Pros and Cons: Planned Giving
It's also known as gift planning, deferred giving, life income giving, and endowment building. A planned gift is a donation you receive now but can't use till later. For example, a person names you in her will now, but you don't receive the money until after she dies. Planned giving includes bequests, trusts, pooled income funds, and annuities.
- You can receive extremely large gifts.
- Once you set up a planned giving program, it will bring in a constant flow of gifts.
- Planned giving offers tax advantages to your donors as well as income for you.
- Setting up a planned giving program is not as complicated, expensive, or time-consuming as many nonprofits think. Even if your nonprofit is small, you can start planned giving if you're willing to commit a few hours a day.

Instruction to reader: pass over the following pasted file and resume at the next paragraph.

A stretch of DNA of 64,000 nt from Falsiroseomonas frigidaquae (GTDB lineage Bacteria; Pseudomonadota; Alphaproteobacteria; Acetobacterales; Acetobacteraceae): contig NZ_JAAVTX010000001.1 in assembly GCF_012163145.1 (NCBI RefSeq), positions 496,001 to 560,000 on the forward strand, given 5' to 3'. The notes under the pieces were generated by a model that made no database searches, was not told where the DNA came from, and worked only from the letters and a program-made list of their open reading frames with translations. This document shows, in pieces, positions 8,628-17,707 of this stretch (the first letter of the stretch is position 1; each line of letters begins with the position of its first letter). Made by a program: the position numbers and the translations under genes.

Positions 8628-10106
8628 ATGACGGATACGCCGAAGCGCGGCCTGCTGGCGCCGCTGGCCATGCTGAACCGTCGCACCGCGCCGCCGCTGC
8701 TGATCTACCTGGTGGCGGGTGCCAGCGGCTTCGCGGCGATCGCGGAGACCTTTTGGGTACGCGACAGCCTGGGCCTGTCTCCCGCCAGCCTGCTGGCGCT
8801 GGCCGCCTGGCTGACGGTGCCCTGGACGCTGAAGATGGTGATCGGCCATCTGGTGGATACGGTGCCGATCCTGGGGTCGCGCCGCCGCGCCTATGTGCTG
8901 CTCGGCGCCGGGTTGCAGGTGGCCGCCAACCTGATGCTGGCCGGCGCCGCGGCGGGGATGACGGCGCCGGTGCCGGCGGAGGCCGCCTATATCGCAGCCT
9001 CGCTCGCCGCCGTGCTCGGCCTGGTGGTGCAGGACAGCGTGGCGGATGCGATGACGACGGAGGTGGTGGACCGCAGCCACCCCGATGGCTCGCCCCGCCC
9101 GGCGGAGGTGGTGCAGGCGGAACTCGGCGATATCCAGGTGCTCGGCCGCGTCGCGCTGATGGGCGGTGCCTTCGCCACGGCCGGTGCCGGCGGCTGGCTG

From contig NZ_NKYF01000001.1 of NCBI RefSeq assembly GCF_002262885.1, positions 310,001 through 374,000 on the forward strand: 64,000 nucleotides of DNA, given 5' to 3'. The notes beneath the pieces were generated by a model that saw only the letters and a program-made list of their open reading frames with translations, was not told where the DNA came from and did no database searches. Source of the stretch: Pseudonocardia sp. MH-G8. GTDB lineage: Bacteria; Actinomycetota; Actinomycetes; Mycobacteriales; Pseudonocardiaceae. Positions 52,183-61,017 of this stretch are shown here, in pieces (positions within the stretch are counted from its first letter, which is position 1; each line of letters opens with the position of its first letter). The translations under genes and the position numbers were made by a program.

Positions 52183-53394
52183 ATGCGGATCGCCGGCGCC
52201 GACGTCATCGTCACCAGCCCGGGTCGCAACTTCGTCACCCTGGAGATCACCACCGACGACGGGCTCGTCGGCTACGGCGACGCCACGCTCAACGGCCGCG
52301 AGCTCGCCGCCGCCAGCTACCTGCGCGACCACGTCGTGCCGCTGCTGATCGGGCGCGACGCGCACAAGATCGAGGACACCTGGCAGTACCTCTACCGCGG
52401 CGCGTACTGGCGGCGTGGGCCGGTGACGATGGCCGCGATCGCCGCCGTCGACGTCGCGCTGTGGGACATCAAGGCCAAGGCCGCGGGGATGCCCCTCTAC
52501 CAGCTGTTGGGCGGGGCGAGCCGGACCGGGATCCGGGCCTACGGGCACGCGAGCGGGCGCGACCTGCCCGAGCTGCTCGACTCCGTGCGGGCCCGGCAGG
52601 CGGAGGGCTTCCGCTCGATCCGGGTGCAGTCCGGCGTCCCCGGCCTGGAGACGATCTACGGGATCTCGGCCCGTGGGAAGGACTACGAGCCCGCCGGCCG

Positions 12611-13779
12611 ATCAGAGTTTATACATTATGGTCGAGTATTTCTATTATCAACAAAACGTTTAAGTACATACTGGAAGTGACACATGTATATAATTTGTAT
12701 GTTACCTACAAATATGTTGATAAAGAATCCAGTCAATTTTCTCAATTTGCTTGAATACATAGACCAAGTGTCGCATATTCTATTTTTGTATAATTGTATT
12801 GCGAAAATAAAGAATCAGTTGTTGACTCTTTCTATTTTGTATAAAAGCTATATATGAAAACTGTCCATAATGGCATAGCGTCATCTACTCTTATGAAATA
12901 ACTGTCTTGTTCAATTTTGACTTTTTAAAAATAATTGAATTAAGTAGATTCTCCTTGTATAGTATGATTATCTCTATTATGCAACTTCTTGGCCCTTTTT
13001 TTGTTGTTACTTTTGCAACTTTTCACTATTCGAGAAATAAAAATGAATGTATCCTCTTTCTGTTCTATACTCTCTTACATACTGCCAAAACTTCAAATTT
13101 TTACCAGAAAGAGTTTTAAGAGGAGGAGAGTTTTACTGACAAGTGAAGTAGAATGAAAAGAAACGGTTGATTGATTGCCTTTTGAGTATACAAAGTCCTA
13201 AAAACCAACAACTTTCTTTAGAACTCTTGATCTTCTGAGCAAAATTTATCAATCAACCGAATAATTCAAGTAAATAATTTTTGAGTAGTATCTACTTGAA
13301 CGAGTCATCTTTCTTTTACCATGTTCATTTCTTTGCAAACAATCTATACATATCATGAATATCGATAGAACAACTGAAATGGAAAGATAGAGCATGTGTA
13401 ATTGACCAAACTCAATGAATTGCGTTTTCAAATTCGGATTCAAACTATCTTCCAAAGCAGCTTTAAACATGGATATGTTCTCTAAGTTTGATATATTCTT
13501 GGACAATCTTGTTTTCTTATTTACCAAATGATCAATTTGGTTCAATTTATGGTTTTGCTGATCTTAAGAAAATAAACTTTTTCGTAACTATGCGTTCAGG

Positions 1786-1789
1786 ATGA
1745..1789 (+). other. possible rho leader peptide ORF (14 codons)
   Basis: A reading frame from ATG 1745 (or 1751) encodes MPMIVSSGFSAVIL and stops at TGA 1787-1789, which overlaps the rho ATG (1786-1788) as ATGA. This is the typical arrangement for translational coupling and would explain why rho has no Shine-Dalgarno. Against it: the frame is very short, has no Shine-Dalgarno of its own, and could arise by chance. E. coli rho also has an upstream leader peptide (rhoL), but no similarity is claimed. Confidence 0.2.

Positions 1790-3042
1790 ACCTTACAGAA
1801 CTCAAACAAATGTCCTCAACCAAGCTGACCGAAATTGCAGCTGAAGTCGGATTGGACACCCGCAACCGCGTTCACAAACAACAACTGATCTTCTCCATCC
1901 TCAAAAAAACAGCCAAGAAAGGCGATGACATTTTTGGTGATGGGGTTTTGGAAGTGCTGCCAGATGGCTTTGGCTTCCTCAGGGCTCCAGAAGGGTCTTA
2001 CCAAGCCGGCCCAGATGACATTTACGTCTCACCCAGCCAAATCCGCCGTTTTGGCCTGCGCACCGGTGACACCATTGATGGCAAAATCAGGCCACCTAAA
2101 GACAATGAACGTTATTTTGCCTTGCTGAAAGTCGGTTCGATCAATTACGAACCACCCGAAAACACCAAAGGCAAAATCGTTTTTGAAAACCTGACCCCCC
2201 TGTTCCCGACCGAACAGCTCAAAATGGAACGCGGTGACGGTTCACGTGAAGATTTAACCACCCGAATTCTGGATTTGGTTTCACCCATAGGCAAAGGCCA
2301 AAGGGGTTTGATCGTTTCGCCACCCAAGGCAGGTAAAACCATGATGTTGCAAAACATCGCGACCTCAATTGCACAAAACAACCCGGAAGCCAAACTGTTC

- You will have to wait several years before you can use the money.
- It requires a great deal of planning and foresight.
- It takes time to set up a planned giving program.
- Board members may be resistant to the idea of planned giving at first.
TIPS TO REMEMBER
- A clear, well written case statement is helpful in promoting planned giving. (You prepared such a statement in
- You and your staff and board must understand planned giving. Read, study, and attend planned giving seminars, along with your board and staff.
- Planned giving requires extensive prospect research. Don't waste valuable time courting prospects who are unable to give.
- Unless you are an attorney, offer no legal advice to potential planned giving donors. Be sure you have an attorney to answer your donors' legal questions.
- Spend time educating local attorneys and financial advisers about planned giving. They can advise their clients how to receive tax advantages while helping a worthy cause. Everyone benefits.